The question now is how to get it to the basement.
i
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There are a number of XLS files there - heavy in programming on them.
Martin H. Eastburn @ home at Lions' Lair with our computer lionslair at consolidated dot net TSRA, Life; NRA LOH & Endowment Member, Golden Eagle, Patriot"s Medal. NRA Second Amendment Task Force Charter Founder IHMSA and NRA Metallic Silhouette maker & member. http://lufkinced.com /
Wayne wrote:

-
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Yes. I agree 100%.

I think that the same companies build same good drills (e.g powermatic and clausing), but indeed there is plenty of bad ones pretending that they are good.
i
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You could rate it 3/4 if you wanted to be sure that it delivered the rated HP from 110v to 120v even using a 16ga extension cord.
Clausing must be very conservative. They are in Grand Rapids, home of Zondervan publishing after all.
Wes
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Wes, I am sure that you are 100% right. Now I know what a real drill press looks like. I was putting up a really cheaply made "security light" today, and reflecting on how, often, I do not have a slightest conception of what "well made" things are like. In case of this drill press, I had no idea just how much difference is between this press and "consumer grade" stuff.
i
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On Sat, 03 Mar 2007 16:42:17 -0600, Ignoramus12968

Welcome to the real world.
<G>
Gunner Political Correctness
A doctrine fostered by a delusional, illogical liberal minority and rabidly promoted by an unscrupulous mainstream media, which holds forth the proposition that it is entirely possible to pick up a turd by the clean end.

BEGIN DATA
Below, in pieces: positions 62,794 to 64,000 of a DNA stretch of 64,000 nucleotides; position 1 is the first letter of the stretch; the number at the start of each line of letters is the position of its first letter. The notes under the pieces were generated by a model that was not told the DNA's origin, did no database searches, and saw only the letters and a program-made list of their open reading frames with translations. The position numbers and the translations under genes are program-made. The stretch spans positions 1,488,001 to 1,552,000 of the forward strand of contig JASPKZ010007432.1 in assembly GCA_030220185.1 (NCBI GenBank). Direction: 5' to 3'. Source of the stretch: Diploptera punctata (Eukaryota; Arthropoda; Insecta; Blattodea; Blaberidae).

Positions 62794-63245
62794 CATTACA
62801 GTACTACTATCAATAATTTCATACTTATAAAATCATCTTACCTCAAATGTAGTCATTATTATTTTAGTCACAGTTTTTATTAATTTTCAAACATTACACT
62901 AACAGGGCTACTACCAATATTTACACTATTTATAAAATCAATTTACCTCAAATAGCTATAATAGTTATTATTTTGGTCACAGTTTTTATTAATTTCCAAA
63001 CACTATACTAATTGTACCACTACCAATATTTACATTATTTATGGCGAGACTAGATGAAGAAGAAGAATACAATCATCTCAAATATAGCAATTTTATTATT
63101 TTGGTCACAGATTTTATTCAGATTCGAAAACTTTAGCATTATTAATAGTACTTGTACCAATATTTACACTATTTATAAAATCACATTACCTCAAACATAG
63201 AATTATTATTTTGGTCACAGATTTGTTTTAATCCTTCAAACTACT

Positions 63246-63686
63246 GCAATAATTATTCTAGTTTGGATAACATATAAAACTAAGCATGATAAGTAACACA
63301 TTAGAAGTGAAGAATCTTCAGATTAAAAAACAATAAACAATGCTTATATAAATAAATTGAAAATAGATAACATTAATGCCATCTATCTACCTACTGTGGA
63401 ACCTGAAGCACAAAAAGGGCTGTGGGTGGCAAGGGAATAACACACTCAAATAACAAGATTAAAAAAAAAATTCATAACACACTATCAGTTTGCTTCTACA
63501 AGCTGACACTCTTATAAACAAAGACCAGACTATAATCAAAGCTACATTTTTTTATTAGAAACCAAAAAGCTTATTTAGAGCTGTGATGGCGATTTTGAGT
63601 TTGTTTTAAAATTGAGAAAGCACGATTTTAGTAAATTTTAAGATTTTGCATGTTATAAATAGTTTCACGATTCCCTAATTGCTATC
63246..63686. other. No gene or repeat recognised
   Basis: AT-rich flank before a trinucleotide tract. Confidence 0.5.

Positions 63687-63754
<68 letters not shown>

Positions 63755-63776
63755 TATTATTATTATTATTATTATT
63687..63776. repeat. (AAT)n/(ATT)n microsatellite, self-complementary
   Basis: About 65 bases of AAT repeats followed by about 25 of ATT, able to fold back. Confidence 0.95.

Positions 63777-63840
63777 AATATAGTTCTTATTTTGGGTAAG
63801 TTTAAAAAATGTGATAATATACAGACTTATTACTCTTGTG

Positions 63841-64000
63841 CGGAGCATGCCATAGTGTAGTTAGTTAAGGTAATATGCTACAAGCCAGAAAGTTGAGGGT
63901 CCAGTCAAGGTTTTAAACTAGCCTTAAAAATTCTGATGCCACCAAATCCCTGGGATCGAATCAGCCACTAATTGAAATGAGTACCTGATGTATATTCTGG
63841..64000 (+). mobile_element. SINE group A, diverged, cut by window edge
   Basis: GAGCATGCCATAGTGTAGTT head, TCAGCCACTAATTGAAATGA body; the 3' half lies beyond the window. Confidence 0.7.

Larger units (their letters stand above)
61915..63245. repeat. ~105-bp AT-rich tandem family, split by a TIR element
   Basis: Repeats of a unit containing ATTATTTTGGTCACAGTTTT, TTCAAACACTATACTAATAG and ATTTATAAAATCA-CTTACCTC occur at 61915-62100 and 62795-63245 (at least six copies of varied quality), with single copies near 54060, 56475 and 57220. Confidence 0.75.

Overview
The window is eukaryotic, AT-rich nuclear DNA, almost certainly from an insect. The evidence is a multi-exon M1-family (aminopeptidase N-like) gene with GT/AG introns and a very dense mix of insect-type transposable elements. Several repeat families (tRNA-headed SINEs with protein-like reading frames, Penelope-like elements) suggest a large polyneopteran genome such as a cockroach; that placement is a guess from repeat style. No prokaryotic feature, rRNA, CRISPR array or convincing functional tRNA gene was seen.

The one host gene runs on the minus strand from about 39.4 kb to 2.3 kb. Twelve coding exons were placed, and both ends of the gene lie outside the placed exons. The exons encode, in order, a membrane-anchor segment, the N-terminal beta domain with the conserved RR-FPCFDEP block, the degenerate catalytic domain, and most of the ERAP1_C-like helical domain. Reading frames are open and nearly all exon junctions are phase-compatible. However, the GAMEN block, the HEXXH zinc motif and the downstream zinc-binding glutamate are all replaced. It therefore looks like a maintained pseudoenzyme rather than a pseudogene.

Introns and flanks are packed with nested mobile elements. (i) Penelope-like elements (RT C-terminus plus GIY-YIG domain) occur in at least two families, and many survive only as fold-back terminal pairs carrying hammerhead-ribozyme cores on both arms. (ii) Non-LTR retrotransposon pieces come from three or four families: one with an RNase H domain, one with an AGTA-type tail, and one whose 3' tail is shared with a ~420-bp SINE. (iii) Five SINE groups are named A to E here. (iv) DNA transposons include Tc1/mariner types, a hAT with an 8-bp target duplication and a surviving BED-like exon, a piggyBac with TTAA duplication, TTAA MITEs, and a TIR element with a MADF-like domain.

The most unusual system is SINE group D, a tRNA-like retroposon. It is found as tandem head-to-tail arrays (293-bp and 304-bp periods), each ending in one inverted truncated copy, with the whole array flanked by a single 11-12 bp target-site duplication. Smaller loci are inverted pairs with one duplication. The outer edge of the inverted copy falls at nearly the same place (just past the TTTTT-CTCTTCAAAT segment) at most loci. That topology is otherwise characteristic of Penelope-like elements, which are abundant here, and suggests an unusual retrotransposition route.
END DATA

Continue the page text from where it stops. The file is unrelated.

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On Sat, 03 Mar 2007 16:42:17 -0600, Ignoramus12968

Now you know why many of us Poopoo China stuff, most of it is consumer grade as you have noted. When you are around industrial grade..everything else looks to be made of potmetal
Gunner
Political Correctness
A doctrine fostered by a delusional, illogical liberal minority and rabidly promoted by an unscrupulous mainstream media, which holds forth the proposition that it is entirely possible to pick up a turd by the clean end.
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I am slowly waking up, in fact, I have started making this change of mind about a year ago.
i
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<snip>
which
EEEK!!! Just to avoid wrong impressions by someone who may be following this thread, instead of 16 guage, I'm sure you meant to say 14 guage. 14 is extremely common and is generally fused at 15 amps. 20 amps requires 12 guage. In the unlikely chance something is, in fact, wired with 16 guage, it could only be fused at 10 amps.
Jerry
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wrote:

What i want to do with my basement shop breaker, is pull new 12 gauge wires through existing conduit, and add a lot of receptacles and change the breaker to 20A.
i
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<snip>
Might you concider a VFD? If I fall into one, I'd do my new DP.
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Tom, I do not know. It would be nice for a few reasons, like tapping and reversal. Electrically, it is a hassle due to having to redo my basement electrical wiring a lot.
i
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On Sat, 03 Mar 2007 08:15:27 -0600, Ignoramus12968

For you folks wanting to tap in a drill press..might I suggest yall start scrounging for a Procunier/Tapmatic/etc etc tapping unit.
Gunner
"Liberalism is a philosophy of consolation for Western civilization as it commits suicide" - James Burnham
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pretty nice, is it reversing?
i am holding out for one with power feed. so nice!